Actor’s ‘stage prop’ gun sparked armed police operation at Rugby train station

Leamington Justice Centre, where Warwick Crown Court sits
Leamington Justice Centre, where Warwick Crown Court sits
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An actor triggered an armed police operation at Rugby railway station after another passenger reported seeing him with a gun on a train.

But after Darren Oderinde had been arrested by armed officers at gunpoint in front of alarmed fellow passengers the ‘weapon’ turned out to be a rubber replica.

And a jury at Warwick Crown Court found Oderinde, who has appeared on stage and in TV adverts, not guilty of possessing an imitation firearm in a public place.

Oderinde, aged 38, of Wimbourne Street, London N1, had denied the charge – and had also refused to accept a police caution over the ‘gun,’ which he had for use in self-defence classes.

Recorder Hefin Rees QC, who pointed out it was made of rubber and had no trigger or hole in the barrel, asked before the trial began whether Oderinde had reconsidered accepting a caution.

His solicitor James Skelsey said not, explaining: “He’s a struggling actor and an agent for other actors, and also does film work for which he needs to travel to America. A caution would affect his ability to travel there.”

Prosecutor Tim Sapwell told the jury that in May 2014 Oderinde was travelling by train from London to Birmingham for a theatre event.

“He was taken off it at Rugby because he had with him an imitation firearm, a black rubber gun, which a member of the public had seen and reported to the police.

“It has the appearance of a handgun, although it doesn’t have a trigger; and he had it, we say, without any reasonable excuse. He was not on his way to an event where he was going to use it.”

Mr Sapwell said Oderinde was travelling with another man and two women, sitting round a table in a carriage where their boisterous behaviour drew the attention of one of the other passengers.

The passenger saw one of the men produce what he thought was a replica hunting knife and demonstrating disarming movements.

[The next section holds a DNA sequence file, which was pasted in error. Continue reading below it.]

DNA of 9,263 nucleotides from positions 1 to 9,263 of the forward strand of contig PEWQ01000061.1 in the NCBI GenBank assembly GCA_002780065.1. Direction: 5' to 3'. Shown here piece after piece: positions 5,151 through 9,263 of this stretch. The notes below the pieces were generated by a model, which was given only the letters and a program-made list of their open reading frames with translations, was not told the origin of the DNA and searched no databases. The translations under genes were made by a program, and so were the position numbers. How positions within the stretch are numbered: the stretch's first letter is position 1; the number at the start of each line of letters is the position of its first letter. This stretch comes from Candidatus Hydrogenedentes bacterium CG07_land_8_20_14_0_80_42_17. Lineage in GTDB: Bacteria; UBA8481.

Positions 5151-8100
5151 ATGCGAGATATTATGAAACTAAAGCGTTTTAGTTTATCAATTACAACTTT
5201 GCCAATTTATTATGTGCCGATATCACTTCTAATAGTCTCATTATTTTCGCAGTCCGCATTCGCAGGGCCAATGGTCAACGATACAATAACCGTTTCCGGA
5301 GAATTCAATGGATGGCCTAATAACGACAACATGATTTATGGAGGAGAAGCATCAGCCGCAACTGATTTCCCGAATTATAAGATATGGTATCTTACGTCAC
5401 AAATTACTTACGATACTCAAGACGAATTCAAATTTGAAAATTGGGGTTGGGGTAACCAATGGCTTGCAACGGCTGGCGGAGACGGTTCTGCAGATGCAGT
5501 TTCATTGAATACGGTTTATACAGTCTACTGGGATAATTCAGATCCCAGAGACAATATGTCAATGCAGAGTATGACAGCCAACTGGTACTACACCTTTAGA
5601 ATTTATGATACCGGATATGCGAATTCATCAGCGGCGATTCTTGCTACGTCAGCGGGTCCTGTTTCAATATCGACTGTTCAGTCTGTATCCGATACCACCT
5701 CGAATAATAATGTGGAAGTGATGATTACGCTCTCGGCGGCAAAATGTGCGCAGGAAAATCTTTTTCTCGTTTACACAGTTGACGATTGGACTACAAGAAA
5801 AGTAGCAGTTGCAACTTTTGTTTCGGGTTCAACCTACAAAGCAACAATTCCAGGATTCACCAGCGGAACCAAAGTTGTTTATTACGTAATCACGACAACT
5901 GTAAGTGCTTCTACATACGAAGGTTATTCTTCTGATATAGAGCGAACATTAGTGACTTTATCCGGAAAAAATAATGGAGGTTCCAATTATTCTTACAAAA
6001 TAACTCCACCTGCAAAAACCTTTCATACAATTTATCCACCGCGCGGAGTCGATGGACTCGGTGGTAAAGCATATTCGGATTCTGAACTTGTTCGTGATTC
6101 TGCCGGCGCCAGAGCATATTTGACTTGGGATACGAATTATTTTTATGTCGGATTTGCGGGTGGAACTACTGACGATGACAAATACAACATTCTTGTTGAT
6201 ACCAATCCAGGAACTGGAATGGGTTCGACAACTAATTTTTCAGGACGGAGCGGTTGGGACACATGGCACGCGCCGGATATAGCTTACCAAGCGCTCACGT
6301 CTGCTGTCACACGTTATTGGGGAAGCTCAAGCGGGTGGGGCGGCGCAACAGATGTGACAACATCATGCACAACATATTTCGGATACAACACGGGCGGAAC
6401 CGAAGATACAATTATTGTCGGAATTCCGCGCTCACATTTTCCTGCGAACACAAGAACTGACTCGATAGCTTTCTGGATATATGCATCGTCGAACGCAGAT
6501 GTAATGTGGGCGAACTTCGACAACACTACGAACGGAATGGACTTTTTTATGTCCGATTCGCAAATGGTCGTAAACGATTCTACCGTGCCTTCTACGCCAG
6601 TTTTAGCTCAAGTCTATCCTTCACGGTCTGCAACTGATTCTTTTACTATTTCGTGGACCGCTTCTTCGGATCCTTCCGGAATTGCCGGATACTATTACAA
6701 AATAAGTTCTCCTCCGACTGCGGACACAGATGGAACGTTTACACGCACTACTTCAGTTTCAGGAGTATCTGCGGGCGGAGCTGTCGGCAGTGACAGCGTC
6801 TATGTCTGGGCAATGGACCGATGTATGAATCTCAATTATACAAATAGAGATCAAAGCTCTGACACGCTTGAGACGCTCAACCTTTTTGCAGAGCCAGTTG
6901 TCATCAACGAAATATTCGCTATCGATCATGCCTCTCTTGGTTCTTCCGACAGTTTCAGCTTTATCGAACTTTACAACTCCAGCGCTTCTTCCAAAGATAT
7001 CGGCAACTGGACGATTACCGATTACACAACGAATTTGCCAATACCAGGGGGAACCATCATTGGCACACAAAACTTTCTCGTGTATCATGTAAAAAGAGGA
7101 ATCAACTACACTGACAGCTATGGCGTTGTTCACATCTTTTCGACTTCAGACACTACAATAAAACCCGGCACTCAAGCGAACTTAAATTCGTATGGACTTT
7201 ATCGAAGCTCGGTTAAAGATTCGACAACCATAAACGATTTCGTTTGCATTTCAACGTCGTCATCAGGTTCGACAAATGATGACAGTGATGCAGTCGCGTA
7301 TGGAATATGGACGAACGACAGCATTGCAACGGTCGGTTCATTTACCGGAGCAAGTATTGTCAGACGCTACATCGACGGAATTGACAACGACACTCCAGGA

And as he then walked past them to get off the train at Northampton that man saw the black rubber hunting knife and what appeared to him to be a handgun – so reported it to the police.

A police firearms team was alerted and went to Rugby railway station where the train was kept waiting with the carriage doors shut until they arrived.

“They attended with live weapons and made their way to the carriage and saw the gun on the table in front of one of the women. Sgt Dominic Martin thought it was a real gun.

“It was a tense situation and could have ended badly for the defendant and his friends, but was dealt with professionally and they were arrested at gunpoint,” said Mr Sapwell.

Oderinde said he had bought both the knife and the gun, which were of identical matt black rubber, as training aids for the form of martial arts he practiced, which involved disarming people who were using weapons.

The actor explained that he carried them with him so that if he had time he could practice with them.

He accepted it was ‘unwise’ to have taken them out on the train, but said he had been showing his travelling companions some disarming manoeuvres to try to encourage them to join the self-defence classes he attended in London.

Mr Sapwell put to the jury: “He had it on view on a crowded train, and we say his excuse for having in that public place is not a reasonable one.”

But Mr Skelsey said there were 50-70 other people in the carriage, with several sitting in and around where Oderinde was sitting, who were unconcerned by the items on the table.

And he suggested there had been ‘an over-reaction or a mistake’ by the passenger who contacted the police.

Following the jury’s unanimous verdict, Mr Skelsey asked for Oderinde’s travelling costs totalling £327 to be refunded, which was granted.

Recorder Hefin Rees QC also ruled that Oderinde was entitled to have the rubber gun and knife returned to him, following a request by Mr Skelsey who pointed out that the actor still took part in the self-defence classes.